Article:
The Light In The Dark

8 comments
A Winter Journal

When I was unwell and unworldly, my life was teeming with those who took advantage of my good nature until there was no good nature left. I turned off the tap and all the wordless people went to drink elsewhere. Even though I knew this would happen, I was still so surprised. Few remained who reached out with no motive, unprompted, and so I made a vow on my retreat back into literature to only match the energy of another.

All our lives, we turn to books, for solace, connection, and for reasons to live, as one must do in times like this, and I discovered, ‘The Light In The Dark – A Winter’s Tale’, by Horacio Clare. This book was a rescue branch away from the cracking ice of what I once thought was solid ground. It truly was a light in the dark. A scattering of neutrons gleaming over the snow. Even though we are now fast approaching spring, I am still bound by a long bitter winter, watching only for light, and waiting for the thaw.

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8 comments on “The Light In The Dark”

  1. Books can save your life. After my mum died I found, when I went through her books, lots of bits of paper on which she had copied out passages which spoke directly to her own experience. Knowing what I know now about her history of depression, I can see that she found echoes of her own feelings – feelings which she could not articulate herself. Sometimes it’s enough that a book doesn’t have all the answers, but that it expresses something we recognise, that it somehow reaches out to us.

  2. You are right, there is a profound and very private intimacy within words and what they might mean to us, and within the stories of others and how we might relate. I’m sorry about your mum. At least she had those to navigate her path and at least you were given the insight. Sometimes when we are outside of ourselves, or when others have passed on, we get closer to the truth somehow. Books are like that I think, we are both outside looking in but also immersed, involved, and this perspective makes us braver somehow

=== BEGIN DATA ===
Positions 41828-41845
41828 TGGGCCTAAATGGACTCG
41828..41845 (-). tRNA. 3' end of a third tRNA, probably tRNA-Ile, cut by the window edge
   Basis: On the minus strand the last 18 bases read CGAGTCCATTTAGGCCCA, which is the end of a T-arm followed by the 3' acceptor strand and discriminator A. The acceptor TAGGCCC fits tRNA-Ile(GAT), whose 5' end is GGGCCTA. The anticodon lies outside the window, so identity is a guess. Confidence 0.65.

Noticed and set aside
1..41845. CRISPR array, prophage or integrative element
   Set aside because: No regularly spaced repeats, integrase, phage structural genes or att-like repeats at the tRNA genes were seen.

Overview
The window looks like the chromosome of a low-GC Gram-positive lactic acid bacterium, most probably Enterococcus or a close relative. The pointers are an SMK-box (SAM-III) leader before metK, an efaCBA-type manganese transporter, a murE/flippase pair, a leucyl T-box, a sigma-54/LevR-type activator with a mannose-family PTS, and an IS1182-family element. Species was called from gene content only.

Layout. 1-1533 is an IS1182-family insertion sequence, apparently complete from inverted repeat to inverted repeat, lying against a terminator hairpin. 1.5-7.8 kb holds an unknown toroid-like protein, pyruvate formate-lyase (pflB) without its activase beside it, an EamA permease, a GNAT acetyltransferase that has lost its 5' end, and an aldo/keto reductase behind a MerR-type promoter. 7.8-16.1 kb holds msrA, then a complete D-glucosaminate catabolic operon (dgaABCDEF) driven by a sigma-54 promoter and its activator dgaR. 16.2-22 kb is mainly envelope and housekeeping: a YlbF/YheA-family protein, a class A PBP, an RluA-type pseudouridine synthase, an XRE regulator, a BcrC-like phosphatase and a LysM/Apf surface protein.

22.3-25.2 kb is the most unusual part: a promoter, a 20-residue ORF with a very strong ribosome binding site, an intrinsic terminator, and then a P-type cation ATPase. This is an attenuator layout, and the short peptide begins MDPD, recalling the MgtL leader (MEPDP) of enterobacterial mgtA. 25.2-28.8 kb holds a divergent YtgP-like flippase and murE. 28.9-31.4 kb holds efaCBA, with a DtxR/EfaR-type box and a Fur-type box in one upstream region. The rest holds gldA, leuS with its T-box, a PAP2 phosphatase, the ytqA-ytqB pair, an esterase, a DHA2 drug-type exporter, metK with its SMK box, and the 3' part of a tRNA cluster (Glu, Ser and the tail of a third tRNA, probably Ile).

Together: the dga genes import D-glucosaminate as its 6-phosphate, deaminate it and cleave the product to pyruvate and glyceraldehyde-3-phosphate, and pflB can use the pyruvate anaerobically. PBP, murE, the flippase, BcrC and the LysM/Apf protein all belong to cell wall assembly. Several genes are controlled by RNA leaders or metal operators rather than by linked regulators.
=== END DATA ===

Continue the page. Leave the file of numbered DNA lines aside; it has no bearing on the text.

3. I love how some books become lifesavers to cling to/ to return to: always familiar and always fresh. Good work!

  4. Thank you 🙏. You’re absolutely right. It’s amazing how we can read the same piece of work over and over and yet always still draw something new, something we haven’t seen or considered before ❤️

  5. One of my more literate clients always asks what I’m reading…more often than not I have to say, “Oh, such and such…” – he always looks astonished and says, “you always say that book!” 🙂

    I recently finished McCarthy’s Blood Meridian (for what must be the fifth time) – I’ve made so many notes in it over the years that it is barely legible in places! Ha!

  6. Ah, you’ve intrigued me enough to try McCarthy again….I’ve been somewhat reluctant since, ‘The Road’ – total bummer. I love it that a book has remained in your heart for so long and that it’s moved you enough to write notes. I am guilty of misplacing favourite works, and then buying more until I discover I have at least five copies 🤣

    A work such as, ‘Blood Meridian’, would no doubt need several visits with different perspectives and at different stages of life to truly appreciate the complexity. Thanks for inspiring with the suggestion – I’m excited again now! 😊❤️

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